Yes you should! In fact, it is THE best thing you can do to help manage your arthritis and to reduce the risk of developing problems in other joints. HOWEVER, I know that this seems a little surprising as arthritis is known to many as being a ‘wear and tear’ process so it is assumed that exercise causes or worsens arthritis by speeding up this ‘wearing out’.

Arthritis is best understood as an internal version of age-related changes such as grey hair and wrinkles. Much like these surface signs, there is a degree of inevitability, significant variation between individuals and plenty of genetic links.

So, think of it this way, the more forces your muscles are trained to take, the better these forces are distributed through your back, hips, knees and beyond. But perhaps most importantly, arthritic pain is clearly linked to many general health factors. Therefore, exercise’s more famous side-effects such as weight loss, heightened mood, sleep regulation and decreased blood pressure will directly help your arthritis.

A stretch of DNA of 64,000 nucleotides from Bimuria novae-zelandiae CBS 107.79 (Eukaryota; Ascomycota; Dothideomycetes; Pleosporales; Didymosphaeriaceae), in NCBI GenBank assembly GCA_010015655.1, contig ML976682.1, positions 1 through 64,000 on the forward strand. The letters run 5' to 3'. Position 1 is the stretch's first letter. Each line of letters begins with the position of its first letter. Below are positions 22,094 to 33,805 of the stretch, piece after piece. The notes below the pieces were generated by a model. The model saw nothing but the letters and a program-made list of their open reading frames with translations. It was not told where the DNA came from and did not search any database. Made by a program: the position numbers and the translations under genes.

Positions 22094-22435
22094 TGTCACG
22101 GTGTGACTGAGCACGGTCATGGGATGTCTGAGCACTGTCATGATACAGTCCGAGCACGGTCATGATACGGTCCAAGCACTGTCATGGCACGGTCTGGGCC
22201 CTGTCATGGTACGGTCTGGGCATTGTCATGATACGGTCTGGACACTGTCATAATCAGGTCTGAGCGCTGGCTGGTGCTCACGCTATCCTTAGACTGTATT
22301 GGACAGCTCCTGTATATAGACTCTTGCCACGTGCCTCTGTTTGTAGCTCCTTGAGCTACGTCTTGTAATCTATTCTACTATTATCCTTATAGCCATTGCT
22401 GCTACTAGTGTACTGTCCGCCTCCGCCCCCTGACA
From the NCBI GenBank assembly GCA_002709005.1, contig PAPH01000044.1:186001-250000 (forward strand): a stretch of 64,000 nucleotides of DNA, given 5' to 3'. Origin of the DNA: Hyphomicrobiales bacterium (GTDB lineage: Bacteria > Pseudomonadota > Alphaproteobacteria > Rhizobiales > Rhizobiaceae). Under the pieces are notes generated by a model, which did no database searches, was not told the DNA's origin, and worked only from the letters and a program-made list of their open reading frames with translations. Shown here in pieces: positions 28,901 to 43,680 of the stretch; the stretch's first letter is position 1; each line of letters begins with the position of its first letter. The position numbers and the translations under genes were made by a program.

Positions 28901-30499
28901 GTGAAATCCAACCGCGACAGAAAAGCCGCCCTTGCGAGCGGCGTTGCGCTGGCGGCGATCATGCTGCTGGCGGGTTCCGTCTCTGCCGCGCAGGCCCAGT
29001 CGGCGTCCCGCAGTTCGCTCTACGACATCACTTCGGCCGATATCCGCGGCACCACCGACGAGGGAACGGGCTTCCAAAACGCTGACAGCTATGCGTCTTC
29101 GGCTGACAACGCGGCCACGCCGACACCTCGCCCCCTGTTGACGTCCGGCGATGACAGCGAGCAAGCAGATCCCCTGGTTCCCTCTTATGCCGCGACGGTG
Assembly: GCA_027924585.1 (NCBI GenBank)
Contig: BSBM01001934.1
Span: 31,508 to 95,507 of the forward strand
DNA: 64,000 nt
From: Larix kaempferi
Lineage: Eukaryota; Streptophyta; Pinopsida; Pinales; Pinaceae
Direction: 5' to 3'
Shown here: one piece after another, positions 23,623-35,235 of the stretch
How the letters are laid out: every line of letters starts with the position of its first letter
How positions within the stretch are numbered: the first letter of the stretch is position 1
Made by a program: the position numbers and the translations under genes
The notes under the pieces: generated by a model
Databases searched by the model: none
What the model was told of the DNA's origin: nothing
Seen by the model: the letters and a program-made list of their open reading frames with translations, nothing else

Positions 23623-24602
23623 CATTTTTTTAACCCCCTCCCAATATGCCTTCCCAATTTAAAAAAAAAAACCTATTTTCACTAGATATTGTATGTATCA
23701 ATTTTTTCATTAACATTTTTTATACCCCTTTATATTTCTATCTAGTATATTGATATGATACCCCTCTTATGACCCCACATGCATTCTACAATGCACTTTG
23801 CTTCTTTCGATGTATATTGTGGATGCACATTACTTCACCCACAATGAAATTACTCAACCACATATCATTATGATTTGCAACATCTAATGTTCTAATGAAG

What type and dose of exercise? Well that’s a question for another day!

But the punchline is that type and dose should be individualised for YOU

My knees make a grinding sound when I squat, are they wearing out?

No they’re not, but I agree that it sounds and feels like it! Our geeky term for this grinding behind the knee cap is ‘crepitus’ and our best description of how it sounds is ‘like crushing crisps’.

The surfaces of the underside of the knee cap, and the groove that it sits within, are naturally roughened with lots of tiny grooves. The joint fluid of the knee is under significant pressure between these two surfaces and as it rushes over the grooves it makes a crackling noise which sounds and feels far more mechanical than it is.